“Fintech can have a major social and economic impact …[on the unbanked]…All countries are trying to reap these benefits, while also mitigating the risks. We need greater international cooperation to achieve that, and to make sure the fintech revolution benefits the many and not just the few.”

According to alternative finance supervisors such as the Centre for Alternative Finance, the three most significant risks in fintech are Fraud, Capital Loss and Money Laundering. As a result, more innovative regulatory frameworks are being adopted in order to balance the risks against the need for innovation.

Australia provides a good case study of a compromise between innovation and regulation and drives home the importance of adopting a principles-based approach to fintech regulation. ASIC has provided both an innovation hub as well as a regulatory sandbox for introduction of fintech products. In addition, this is backed by the recent Consumer Data Right (CDR) which is being introduced in a phased approach from July 2019. The CDR is a good example of banking regulation which provides enablement of data portability across service providers to enhance e-services for consumers across all sectors.

The CDR will provide individuals and businesses with a right to access specified data held by them and to authorise access to this data by accredited data recipients (including other companies who offer fintech products and services). The centrality of protection of personal information as a rights-based approach to service provision with co regulation between the OAIC and the ACCC is complimentary to the Bali Fintech Agenda and provides a good case study for how other countries could enhance fintech by paying greater respect to individual rights.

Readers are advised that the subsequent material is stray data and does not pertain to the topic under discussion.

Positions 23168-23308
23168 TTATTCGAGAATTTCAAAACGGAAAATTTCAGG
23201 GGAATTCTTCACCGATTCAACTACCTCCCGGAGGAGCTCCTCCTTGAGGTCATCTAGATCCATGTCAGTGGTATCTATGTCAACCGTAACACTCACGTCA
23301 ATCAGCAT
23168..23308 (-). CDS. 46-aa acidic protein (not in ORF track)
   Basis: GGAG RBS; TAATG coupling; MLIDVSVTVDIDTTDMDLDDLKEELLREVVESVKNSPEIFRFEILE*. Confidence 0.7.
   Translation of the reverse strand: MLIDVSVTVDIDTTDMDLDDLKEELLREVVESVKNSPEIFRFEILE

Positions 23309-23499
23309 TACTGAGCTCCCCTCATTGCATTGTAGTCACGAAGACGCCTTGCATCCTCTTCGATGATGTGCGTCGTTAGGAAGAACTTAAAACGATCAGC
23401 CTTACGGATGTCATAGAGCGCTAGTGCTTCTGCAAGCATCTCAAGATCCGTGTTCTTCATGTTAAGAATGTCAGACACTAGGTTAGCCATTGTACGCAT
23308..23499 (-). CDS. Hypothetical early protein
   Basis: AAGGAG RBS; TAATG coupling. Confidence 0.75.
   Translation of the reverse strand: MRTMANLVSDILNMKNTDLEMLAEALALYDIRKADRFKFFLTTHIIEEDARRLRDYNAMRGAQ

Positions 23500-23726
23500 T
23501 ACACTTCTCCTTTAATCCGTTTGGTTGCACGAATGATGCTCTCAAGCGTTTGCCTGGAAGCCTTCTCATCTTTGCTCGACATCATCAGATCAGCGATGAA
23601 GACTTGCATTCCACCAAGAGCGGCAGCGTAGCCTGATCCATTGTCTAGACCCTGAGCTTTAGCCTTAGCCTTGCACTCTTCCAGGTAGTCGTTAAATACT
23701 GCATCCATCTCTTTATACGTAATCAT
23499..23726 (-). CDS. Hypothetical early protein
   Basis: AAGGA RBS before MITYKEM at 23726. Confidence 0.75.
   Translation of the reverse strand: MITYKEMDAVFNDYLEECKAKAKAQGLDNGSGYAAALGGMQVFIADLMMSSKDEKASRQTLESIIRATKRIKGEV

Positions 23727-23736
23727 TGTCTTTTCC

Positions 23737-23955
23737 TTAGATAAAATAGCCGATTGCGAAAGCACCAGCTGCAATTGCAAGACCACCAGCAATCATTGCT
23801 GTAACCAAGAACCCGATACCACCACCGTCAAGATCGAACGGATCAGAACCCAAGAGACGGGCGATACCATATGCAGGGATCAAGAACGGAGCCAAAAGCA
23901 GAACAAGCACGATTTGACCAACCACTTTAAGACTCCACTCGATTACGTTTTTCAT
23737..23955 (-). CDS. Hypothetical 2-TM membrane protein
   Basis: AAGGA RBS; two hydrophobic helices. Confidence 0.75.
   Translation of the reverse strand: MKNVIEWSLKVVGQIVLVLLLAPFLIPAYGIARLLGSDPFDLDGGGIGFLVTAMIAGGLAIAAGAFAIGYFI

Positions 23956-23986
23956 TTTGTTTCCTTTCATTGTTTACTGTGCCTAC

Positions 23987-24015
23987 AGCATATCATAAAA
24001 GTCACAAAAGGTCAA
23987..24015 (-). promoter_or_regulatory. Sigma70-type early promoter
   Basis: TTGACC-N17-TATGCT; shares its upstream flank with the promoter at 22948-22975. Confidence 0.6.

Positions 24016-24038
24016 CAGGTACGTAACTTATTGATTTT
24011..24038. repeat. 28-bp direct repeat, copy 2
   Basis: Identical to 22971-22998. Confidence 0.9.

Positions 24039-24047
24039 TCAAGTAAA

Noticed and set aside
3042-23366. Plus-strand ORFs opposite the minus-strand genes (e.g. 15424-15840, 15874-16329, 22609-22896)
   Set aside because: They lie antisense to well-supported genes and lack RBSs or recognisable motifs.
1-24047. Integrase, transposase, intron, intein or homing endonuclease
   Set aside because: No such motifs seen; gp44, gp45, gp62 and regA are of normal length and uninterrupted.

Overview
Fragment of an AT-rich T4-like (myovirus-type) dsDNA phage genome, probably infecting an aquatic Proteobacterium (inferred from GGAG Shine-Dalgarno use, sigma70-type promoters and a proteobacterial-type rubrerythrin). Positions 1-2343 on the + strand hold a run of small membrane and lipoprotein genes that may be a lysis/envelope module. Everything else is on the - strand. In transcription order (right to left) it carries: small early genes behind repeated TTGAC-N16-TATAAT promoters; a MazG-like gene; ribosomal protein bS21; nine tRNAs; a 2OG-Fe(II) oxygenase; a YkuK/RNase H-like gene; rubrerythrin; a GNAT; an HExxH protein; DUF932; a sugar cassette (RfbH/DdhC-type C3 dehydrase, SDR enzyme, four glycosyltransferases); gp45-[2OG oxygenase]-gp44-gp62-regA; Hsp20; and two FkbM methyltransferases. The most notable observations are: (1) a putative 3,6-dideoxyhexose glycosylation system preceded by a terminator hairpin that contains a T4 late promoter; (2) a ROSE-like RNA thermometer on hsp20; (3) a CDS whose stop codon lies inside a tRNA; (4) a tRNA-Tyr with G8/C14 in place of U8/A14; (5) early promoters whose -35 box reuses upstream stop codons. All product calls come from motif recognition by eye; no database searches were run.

While fintech in Australia is aimed at enhancing rights, access points and portability for existing customers via the Consumer Data Right, the uniqueness of the Indonesia and China approaches to fintech lie in their innovation. Indonesia’s e-payment reforms were enhanced on the back of the Thousand Islands field trip and demonstrate fintech’s ability to initiate and support direct access to banking for members of dispersed and remote communities. China’s three-phased approach to regulation of fintech has allowed a “long honeymoon” for fintech, to ensure that regulators do not pounce too soon and stifle any climate for innovation. This has facilitated incubators, innovation hubs, and one of the first global economies to have a digital currency. The Australia approach demonstrates a climate which is complimentary to the most updated authority on fintech: The Bali Fintech Agenda, by ensuring the centrality of a rights-based approach to the principles underpinning fintech. These different and diverse approaches to fintech implementation and regulation provide early lessons and allow us to appreciate the fundamental enhancement that fintech provides to sustainable development: it must continue to be mobilised as a tool for social inclusion.

David Marcus is the Head of Privacy Asia Pacific for a Fortune 500 NYSE listed company and specialises in data security, privacy and international policy. David is a qualified lawyer and has worked as an advisor to the United Nations, governments, Fortune 500 and ASX listed companies and banks and unlisted entities. David has a Master of Laws, and combined Commerce and Law (Hons) degrees from the University of Sydney.

The views in this article are those of the author alone and do not constitute the views of any organisation.

This article is published under a Creative Commons Licence and may be republished with attribution.